To be honest, even though I was proud of that colorblindness (which nowadays is considered proof of racism), I tend to think it had more to do with my being unobservant of physical traits, remembering people instead by my “feel” of them. I remember once working in an office with mostly men and for some reason I had reason to mention a certain fellow who had the same name as a couple of other workers. “You mean the guy with beard?” the man talking to me asked. I said, no he didn’t have a beard. The man laughed at me. “You wanna bet?” I turned around to look at the guy in question, and sure enough he had a beard. An immense one.

Yep. That’s me. Oh, so observant!

(To this day, I don’t remember what Jeff looked like when I met him; all I remember is a radiant being, shining with kindness, as if he had just recently come down from some spirit realm into my life.)

I remember a woman I once was friends with. We had things in common because we’d both lost our life mates. Although she was a lovely woman (inside, I mean, but outside, too), she had darkness in her past she only hinted at, horrors that rose because of her skin color. And somehow, I felt guilty because of what she had suffered. (And then I felt guilty for the guilt because I worried my guilt was negating her reality.)

It’s funny how for so much of my life I’ve shouldered guilt for things that weren’t my fault. A sort of cultural guilt, I guess. Guilt over concentration and relocation camps, over the Sand Creek Massacre, over slavery, over so many things. Now that I am having this guilt foisted on me, as if I really were personally responsible for all the world’s ills, current and historic, the guilt is sliding off my back, receding from my spirit.

I am responsible only for what I personally did, can only change that which I can control (and it’s amazing how little control we have over even the things we think we control).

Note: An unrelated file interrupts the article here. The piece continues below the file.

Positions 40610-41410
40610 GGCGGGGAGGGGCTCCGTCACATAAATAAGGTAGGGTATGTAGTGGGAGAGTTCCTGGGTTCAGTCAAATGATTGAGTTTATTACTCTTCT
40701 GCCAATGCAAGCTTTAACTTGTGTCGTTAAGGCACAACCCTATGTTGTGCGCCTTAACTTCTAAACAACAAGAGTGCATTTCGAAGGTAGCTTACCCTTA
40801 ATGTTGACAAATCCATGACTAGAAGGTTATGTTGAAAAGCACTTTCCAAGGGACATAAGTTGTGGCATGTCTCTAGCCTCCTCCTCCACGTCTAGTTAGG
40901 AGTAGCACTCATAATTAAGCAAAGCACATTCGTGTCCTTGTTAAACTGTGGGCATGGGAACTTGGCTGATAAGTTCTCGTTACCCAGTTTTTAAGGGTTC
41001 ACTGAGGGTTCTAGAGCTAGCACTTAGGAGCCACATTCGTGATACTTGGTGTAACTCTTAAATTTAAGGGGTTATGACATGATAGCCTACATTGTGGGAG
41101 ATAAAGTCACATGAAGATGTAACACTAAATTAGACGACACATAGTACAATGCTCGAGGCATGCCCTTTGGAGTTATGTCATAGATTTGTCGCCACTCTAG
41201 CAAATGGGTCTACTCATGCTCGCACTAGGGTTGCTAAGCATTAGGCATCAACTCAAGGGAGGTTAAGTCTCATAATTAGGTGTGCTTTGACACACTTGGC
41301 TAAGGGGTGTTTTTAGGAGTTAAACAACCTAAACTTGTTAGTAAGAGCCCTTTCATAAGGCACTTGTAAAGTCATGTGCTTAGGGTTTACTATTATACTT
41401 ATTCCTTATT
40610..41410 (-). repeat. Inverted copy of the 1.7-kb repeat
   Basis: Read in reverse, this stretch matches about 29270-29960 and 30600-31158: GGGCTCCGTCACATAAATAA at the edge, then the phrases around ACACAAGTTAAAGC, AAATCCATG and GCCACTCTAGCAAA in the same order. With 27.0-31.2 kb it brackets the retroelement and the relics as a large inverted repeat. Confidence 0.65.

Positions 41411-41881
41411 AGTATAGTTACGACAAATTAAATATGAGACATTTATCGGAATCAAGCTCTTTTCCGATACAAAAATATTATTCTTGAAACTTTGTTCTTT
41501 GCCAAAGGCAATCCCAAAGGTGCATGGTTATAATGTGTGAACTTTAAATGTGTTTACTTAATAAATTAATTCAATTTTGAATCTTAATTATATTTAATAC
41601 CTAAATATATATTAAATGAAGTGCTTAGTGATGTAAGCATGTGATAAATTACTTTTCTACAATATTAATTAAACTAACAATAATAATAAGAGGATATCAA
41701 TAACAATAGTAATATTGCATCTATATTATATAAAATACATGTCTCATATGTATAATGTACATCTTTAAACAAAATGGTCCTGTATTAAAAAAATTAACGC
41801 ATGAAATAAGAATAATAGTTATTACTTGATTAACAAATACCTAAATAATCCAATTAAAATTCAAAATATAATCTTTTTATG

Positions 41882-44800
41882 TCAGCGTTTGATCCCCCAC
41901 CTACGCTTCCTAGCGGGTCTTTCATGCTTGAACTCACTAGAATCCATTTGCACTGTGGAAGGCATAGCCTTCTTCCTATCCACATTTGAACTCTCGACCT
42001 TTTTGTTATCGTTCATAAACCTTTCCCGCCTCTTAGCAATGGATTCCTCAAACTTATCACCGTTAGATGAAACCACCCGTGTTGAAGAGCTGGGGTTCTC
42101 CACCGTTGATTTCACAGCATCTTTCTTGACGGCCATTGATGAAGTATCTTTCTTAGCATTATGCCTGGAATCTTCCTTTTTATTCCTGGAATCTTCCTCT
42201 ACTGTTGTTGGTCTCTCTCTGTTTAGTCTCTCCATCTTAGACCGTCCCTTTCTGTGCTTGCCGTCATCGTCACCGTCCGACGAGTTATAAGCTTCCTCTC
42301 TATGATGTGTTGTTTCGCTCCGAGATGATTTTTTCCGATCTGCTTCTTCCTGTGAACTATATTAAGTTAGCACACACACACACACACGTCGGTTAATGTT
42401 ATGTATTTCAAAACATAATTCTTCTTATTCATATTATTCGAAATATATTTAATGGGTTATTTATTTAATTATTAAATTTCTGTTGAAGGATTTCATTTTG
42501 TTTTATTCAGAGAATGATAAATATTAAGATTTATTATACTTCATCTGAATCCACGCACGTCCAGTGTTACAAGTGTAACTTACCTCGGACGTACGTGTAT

My “crimes” have always been small ones — a bit of smugness, perhaps. A touch of pettiness. An occasional lapse into thoughtlessness. And worst of all, a tendency to look behind the curtain for the real truth, not the “truth” that’s paraded on the world stage.

Not much guilt in any of that to expiate.

Which is good. I don’t need one more thing to close me in and add to the isolation of this isolating time. Luckily, the winds and rain will pass (late tonight, supposedly). My thoughts will drift back from whence they came. My knee will heal. The Bob will retreat. My re-re-reading of The Wheel of Time will be finished. I will get used to curtailed online activity.

And then?

I don’t know, but the possibilities of life after isolation will give me something new to think about rather than rehashing all these old thoughts.


Pat Bertram is the author of Grief: The Inside Story – A Guide to Surviving the Loss of a Loved One. “Grief: The Inside Story is perfect and that is not hyperbole! It is exactly what folk who are grieving need to read.” –Leesa Healy, RN, GDAS GDAT, Emotional/Mental Health Therapist & Educator.


I don’t like living in a world of almost total regimentation of thought, a world of double think and thought crimes. I wish this horror would go back to live in the pages of the book these terms came from. Alas, it’s not going to happen, so I will concede or recede, or some sort of cede anyway, and hide myself in the pages of a book. And in the rooms of my house and in my yard, too, of course.

The world out there, whether online or offline is just too volatile for a truthseeker, especially when the seeking itself goes against the narrative we are all supposed to accept.